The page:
Israel's war is taking place against a backdrop of regional preparations for an attack against, or at least broad based boycott of, Iran if it doesn't halt uranium enrichment. These preparations entail testing the strength of the Lebanese resistance, not just in terms of arms but also in terms of manpower and support inside Lebanon. This, too, is part of a more far reaching plan should the US set its mind on a particular course of action in the region. Such a decision is difficult to take given the situation of US forces in Iraq. It is difficult to take in view of the failure of US plans for Lebanon. But whatever decision Washington takes Israel is front and centre, doing its utmost not to embarrass Washington in front of its allies but also, because of the connections between Iran, Syria and Lebanon, pushing hard in a very specific direction.
Israel is also goading the Palestinians into internal strife. It believes that this is the best way to ensure one of two outcomes: unilateral disengagement as the result of chaos in Palestine or the emergence from the pressure pot of a Palestinian leadership prepared to "not miss yet another historic opportunity" and to accept a state within the borders proposed by Sharon and currently proposed by Olmert, borders narrower than those proposed by Clinton in Camp David.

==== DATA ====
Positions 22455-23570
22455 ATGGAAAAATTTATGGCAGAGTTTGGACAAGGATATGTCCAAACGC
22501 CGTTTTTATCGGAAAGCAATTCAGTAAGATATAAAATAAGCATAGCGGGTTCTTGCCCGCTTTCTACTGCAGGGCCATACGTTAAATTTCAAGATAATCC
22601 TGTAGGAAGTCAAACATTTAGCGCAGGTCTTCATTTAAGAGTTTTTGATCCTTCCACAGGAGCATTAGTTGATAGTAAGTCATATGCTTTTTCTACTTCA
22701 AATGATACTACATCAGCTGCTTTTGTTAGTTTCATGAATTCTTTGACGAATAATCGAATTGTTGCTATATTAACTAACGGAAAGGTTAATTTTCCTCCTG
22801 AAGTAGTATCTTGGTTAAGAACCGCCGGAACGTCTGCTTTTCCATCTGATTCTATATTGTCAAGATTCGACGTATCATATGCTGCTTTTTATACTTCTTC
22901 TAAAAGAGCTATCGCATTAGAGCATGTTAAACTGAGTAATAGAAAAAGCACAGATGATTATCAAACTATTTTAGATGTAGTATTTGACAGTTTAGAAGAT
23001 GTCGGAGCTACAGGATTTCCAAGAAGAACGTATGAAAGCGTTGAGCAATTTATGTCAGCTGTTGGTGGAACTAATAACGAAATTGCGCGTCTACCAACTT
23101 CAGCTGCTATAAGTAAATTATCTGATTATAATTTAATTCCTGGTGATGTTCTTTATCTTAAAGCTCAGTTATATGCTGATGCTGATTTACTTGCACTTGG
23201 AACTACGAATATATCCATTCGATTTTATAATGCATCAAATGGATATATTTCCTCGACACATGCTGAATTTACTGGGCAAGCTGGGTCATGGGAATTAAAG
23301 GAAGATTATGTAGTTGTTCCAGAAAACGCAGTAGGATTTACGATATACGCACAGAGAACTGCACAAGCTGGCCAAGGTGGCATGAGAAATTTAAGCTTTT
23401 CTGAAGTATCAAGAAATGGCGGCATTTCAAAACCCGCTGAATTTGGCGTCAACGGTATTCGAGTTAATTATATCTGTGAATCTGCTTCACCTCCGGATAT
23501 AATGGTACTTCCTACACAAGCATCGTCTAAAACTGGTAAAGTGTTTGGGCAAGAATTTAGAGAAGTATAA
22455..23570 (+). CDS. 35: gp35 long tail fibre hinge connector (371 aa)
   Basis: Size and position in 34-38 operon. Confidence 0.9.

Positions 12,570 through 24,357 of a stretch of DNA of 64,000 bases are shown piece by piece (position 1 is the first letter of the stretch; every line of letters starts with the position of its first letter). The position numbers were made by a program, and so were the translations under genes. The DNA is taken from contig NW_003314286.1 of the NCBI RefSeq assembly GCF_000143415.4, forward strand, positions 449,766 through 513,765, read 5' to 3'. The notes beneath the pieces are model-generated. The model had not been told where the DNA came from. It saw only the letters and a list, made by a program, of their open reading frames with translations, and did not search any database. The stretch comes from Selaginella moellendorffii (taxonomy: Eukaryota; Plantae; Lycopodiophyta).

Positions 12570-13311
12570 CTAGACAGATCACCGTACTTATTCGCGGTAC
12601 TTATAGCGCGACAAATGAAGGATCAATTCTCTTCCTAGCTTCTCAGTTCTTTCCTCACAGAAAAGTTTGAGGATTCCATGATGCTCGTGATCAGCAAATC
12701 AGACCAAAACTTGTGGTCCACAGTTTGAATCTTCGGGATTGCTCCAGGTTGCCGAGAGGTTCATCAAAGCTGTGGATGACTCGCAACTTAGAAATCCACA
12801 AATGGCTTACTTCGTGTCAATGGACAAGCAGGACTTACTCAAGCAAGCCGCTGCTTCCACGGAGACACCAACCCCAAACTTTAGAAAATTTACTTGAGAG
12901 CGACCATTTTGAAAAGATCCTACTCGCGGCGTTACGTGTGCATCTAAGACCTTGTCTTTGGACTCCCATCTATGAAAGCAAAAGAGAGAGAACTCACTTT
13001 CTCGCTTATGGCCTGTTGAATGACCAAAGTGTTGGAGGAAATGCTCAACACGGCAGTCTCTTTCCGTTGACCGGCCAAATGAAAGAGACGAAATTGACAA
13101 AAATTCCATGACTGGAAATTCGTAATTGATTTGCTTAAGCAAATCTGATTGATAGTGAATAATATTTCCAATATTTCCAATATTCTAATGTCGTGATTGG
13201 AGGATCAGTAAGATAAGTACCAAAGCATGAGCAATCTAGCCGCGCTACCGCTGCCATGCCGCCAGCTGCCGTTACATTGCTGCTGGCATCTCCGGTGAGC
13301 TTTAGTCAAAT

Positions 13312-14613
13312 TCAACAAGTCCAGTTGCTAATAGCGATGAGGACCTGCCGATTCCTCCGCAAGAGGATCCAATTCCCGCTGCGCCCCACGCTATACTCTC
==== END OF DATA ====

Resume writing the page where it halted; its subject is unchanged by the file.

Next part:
The Palestinian-Palestinian dialogue may be simply a way to gain time for some. However, for the Palestinians there are very good reasons why it should succeed and why the participants must summon the will to make it succeed. First, Israel has nothing to offer any of the parties participating in the dialogue as long as none of the parties join forces with Israel against the other Palestinian factions. Second, it is in the interests of the Palestinian people to form a government of national unity. Third, Israeli practices need to be confronted on all fronts. The Palestinians must avoid being lured into civil strife at all costs. The last thing the Palestinians need are more innocent victims, greater attrition of their morale and actions that play solely into the hands of the occupying power.
Wednesday, January 17, 2007
Sharon and Olmert fit together seamlessly, writes Azmi Bishara